Memorial service and viewing held for Solomon Jackson

Teammates, friends and family mourn the loss of fallen UB football player


On Thursday, teammates, coaches, friends and family gathered to remember the life of Solomon Jackson.

A viewing and service for the deceased UB football player was held at The Well Buffalo Church, located near North Campus, Thursday and allowed the team to pay their final respects to their fallen teammate. Pastor Darrick Castronova led the service as music was performed and coaches, teammates and family spoke about Jackson’s life.

UB Athletics said Jackson’s family asked media not to attend the event, but The Well provided a live video stream of the service.

Jackson, a sophomore defensive end, died on Feb. 29 – one week after suffering a medical emergency during a team conditioning session. After the incident, Jackson was taken to Buffalo General Hospital, where he remained in a coma until his passing. UB has not released Jackson’s cause of death, citing federal privacy laws, and Buffalo General said Jackson’s family declined to allow the hospital to release any medical information.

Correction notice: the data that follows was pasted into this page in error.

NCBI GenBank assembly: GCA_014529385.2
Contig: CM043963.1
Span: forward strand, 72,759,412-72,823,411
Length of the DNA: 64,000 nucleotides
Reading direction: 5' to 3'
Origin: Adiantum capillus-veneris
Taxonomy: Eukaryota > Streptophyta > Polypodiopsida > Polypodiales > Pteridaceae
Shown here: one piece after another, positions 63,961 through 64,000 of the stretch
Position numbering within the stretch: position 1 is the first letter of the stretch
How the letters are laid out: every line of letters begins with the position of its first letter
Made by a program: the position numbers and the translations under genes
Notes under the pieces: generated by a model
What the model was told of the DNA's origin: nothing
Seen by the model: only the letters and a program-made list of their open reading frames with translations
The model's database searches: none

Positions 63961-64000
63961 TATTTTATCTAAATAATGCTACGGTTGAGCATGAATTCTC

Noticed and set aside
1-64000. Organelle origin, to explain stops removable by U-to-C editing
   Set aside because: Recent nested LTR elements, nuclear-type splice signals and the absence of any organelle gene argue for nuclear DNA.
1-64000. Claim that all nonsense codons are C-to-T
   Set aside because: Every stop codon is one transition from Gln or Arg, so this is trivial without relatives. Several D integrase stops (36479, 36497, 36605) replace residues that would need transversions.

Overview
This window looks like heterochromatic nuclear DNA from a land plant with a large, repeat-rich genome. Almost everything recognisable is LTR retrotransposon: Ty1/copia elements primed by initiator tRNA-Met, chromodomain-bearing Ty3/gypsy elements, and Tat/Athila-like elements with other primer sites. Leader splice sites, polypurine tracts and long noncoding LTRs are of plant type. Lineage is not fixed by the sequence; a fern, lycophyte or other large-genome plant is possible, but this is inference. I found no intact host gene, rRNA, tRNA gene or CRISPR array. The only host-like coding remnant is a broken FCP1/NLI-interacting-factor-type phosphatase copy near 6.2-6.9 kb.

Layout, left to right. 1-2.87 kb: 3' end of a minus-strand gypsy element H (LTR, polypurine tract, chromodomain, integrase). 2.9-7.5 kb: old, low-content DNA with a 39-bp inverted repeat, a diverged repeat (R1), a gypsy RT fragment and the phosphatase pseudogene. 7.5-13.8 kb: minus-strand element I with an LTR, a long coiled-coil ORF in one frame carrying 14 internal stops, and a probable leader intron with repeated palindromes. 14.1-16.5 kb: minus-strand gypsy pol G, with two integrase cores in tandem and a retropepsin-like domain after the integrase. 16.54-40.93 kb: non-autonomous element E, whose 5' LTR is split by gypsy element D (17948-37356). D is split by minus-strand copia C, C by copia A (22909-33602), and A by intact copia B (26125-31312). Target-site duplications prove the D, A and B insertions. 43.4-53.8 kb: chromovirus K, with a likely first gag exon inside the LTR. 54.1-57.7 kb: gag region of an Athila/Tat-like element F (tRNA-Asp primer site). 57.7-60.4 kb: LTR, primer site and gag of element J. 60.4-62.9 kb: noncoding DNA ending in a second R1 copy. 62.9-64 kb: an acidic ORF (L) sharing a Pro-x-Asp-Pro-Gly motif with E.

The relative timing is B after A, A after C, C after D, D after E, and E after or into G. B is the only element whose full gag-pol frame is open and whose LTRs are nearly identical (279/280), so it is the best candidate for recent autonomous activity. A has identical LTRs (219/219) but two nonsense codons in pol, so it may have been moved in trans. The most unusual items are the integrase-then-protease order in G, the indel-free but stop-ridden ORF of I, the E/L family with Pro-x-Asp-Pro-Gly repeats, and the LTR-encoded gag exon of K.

Junior linebacker Jarrett Franklin spoke at the service and said when he first met Jackson, he “knew they would be friends.” He opened up about sharing a home with Jackson and three other teammates during the summer. The players had very little money at the time, but Franklin said Jackson was someone who stayed positive and believed they would “always find a way.”

Jackson’s roommate, junior cornerback Boise Ross, was emotional and had few words, but wanted to thank Jackson’s family for “raising a great man.” Ross also said Jackson was “like a father to me when no one was there.”

Defensive line coach Tim Edwards gave condolences to Jackson’s family before reading John 3:16, John 3:17 and John 3:18, as Jackson was scheduled to graduate with the class of 2018.

Solomon’s sister, Solange, said she used to hate that people only knew her as “Solomon’s little sister,” but that she now realizes it was a great thing.

“I know that when people say ‘I’m sorry for your loss,’ I can say ‘I didn’t lose my brother, I know exactly where he is,’” she said.

Quentin Haynes is the co-senior sports editor and can be reached at Follow him on Twitter at @HaynesTheWriter